The second episode of Indie Sex — “Taboos” — obliged me to reevaluate the work of director Todd Solondz. When Happiness came out in 1998 I found it to be a nearly inhuman exercise in stereotyped sexual humiliation — the blandly calculating pedophile, the phone pest with disgust coming out of his pores, etc. But viewed as part of a continuum that includes the giggling trash-explosion of John Waters’ Pink Flamingos (1972) and the bathos of David O. Russell’s Spanking the Monkey (1994), Happiness makes sense: with a grim clinical delicacy that is all his own, Solondz is probing the same areas. Repression, the unspeakable. . . . This would have been a great moment to interrogate, if only lightly, the current orthodoxy that the main business of the artist is to “push the envelope,” but Indie Sex doesn’t go there. The expert witnesses — Rosanna Arquette, Peter Sarsgaard, a gaggle of critics — are unanimous in their assent to ever-freakier sex scenes, trampling of taboos, and so on. Also running through the series is the touchingly democratic, quintessentially American idea that everybody has to be “represented” in the movies, that the dude who drinks maple syrup out of a wellington boot must see his reflection onscreen or else feel himself iniquitously disenfranchised. When these two tendencies meet, it seems to me, you get films like Todd Stephens’s Another Gay Movie (2006), whose hero is surprised with his dick in a quiche and a gerbil disappearing into his rectum. “I think I’m trying to say,” muses Stephens, interviewed by the makers of Indie Sex, “that, you know, sex is OKAY. Let’s just get over it and have some fun!” (Sound of libidos deflating across the universe.)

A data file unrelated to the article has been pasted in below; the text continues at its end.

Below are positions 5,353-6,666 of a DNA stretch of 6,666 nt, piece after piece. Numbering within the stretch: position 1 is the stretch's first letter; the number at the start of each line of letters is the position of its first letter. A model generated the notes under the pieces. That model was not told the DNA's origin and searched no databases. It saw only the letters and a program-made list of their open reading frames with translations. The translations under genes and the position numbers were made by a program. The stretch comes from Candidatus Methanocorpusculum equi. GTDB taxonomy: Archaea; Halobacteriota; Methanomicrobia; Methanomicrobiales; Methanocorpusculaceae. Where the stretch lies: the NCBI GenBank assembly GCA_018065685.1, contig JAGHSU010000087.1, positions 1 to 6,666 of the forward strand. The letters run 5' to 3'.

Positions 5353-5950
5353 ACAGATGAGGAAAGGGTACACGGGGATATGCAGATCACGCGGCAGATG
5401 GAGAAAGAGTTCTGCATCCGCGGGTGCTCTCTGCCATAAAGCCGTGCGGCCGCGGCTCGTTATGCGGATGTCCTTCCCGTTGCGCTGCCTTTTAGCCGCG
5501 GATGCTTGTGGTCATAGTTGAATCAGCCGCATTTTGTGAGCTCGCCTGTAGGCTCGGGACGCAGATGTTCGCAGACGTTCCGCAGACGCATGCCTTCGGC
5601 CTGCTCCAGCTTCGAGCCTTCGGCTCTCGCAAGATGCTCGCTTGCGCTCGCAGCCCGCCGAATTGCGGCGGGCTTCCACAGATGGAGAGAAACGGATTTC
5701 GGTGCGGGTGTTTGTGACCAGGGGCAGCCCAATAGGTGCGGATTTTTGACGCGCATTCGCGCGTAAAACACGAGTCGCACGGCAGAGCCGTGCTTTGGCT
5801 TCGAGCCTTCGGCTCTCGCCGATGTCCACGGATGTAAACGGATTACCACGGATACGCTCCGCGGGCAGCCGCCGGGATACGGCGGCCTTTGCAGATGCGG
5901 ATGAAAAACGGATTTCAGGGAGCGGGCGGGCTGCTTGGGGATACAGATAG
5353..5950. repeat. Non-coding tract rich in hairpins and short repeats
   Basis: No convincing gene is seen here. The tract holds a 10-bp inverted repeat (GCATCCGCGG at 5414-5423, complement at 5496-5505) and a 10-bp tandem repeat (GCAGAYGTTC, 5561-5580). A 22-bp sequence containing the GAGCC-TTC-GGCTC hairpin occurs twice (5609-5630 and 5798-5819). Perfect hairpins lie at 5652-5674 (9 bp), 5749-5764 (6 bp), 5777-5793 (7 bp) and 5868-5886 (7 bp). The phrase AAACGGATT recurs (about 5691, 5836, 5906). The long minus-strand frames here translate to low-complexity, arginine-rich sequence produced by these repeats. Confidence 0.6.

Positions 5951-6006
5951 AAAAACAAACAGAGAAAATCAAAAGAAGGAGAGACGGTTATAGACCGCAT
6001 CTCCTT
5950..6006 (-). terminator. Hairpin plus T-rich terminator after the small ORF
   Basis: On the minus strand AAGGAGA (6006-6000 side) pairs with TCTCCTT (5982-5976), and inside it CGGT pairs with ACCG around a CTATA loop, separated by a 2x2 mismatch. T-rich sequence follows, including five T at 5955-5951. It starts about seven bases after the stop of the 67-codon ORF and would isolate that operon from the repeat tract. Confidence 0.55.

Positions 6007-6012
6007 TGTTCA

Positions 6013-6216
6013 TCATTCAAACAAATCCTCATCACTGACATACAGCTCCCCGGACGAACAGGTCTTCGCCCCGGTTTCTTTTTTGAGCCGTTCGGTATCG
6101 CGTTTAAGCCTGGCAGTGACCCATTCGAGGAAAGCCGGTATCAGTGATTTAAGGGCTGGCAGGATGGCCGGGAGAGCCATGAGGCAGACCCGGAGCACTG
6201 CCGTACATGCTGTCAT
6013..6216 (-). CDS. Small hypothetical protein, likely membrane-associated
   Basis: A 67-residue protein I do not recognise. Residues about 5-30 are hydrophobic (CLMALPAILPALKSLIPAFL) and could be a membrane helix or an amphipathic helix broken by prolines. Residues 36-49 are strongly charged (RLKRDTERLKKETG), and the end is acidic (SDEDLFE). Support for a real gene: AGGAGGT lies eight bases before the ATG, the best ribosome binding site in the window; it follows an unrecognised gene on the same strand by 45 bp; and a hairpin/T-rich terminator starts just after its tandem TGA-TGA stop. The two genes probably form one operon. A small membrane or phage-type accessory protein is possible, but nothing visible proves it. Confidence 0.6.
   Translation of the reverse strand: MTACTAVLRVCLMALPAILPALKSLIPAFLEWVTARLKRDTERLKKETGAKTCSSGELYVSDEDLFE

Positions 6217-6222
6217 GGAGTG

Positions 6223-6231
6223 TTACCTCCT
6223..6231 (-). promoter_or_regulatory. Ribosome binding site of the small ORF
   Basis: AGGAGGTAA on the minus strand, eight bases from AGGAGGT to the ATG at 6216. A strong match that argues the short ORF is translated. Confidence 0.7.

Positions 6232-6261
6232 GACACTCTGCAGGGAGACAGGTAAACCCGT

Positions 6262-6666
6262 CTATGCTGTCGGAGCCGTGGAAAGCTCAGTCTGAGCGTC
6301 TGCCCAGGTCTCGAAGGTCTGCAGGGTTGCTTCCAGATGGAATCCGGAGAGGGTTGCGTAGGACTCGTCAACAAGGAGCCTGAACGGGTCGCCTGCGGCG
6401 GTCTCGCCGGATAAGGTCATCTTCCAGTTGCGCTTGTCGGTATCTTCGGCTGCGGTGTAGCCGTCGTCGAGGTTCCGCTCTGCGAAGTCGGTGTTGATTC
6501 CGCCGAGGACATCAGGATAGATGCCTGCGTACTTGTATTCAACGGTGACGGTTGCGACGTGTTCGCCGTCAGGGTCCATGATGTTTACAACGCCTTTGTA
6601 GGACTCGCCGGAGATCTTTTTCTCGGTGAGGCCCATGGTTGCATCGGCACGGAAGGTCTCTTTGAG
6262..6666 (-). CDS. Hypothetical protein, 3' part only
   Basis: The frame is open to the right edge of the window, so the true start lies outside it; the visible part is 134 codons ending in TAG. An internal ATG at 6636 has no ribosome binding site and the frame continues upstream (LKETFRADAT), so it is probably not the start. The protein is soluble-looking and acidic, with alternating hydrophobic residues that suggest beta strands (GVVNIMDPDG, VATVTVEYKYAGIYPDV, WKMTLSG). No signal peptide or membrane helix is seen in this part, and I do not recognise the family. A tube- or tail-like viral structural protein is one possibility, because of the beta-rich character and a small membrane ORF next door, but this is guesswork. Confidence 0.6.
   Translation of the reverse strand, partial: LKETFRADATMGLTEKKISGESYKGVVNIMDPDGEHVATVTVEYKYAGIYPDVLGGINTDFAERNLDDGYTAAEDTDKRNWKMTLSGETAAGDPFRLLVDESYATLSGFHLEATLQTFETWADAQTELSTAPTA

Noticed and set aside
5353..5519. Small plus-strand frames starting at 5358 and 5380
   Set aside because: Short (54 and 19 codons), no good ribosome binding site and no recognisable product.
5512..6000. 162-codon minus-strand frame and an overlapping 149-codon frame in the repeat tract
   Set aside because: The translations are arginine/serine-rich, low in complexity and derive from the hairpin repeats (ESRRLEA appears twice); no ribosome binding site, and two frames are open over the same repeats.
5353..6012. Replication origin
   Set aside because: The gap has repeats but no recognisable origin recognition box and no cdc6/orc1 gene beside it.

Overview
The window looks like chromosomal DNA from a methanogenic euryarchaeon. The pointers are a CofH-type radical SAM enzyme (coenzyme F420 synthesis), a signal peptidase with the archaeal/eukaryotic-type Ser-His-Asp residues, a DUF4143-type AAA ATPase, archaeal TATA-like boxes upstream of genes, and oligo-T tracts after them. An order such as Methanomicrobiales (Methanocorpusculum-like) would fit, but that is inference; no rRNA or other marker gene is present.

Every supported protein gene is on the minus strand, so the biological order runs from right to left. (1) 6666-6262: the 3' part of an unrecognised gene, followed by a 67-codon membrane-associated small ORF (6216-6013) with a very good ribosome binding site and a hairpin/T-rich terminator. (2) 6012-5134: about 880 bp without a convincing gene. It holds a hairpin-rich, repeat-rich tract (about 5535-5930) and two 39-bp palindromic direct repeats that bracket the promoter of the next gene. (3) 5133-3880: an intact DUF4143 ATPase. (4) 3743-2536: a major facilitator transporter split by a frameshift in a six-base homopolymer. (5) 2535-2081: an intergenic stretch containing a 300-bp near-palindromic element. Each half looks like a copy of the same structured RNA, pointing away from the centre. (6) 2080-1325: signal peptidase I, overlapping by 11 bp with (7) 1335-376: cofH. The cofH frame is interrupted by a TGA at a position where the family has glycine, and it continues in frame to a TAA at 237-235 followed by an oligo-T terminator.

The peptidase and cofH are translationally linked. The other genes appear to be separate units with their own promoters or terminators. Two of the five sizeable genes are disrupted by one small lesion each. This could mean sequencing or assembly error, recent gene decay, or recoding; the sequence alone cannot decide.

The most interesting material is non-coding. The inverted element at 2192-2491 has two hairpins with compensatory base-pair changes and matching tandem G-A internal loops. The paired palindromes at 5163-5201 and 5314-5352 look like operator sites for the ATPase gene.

Can you stay up till midnight, you sexy beast? Four nights in a row? Give it a shot, because you’ll learn a lot from Indie Sex. You’ll learn that Catherine Breillat, boundary-busting French director of Fat Girl (2001), has an awesome funereal presence and a voice like a bear trapped in a wardrobe. You’ll gain a new respect for Fast Times At Ridgemont High (1982), after critic Jami Bernard points out the poetic verisimilitude of the scene where Jennifer Jason Leigh, losing her virginity, looks over the heaving shoulder of her swain and sees the words “SURF NAZIS” graffiti’d on the basement ceiling. And you’ll wonder how on earth Last Tango in Paris (1972) ever got taken seriously: the image of a ratty-haired Marlon Brando, half-god half-wino, demanding in his lockjawed way that Maria Schneider stick two fingers up his ass, now seems the reductio ad absurdum of improvised acting. In a related story, you’ll find out that the shower scene from Porky’s is not on YouTube. Bummer.
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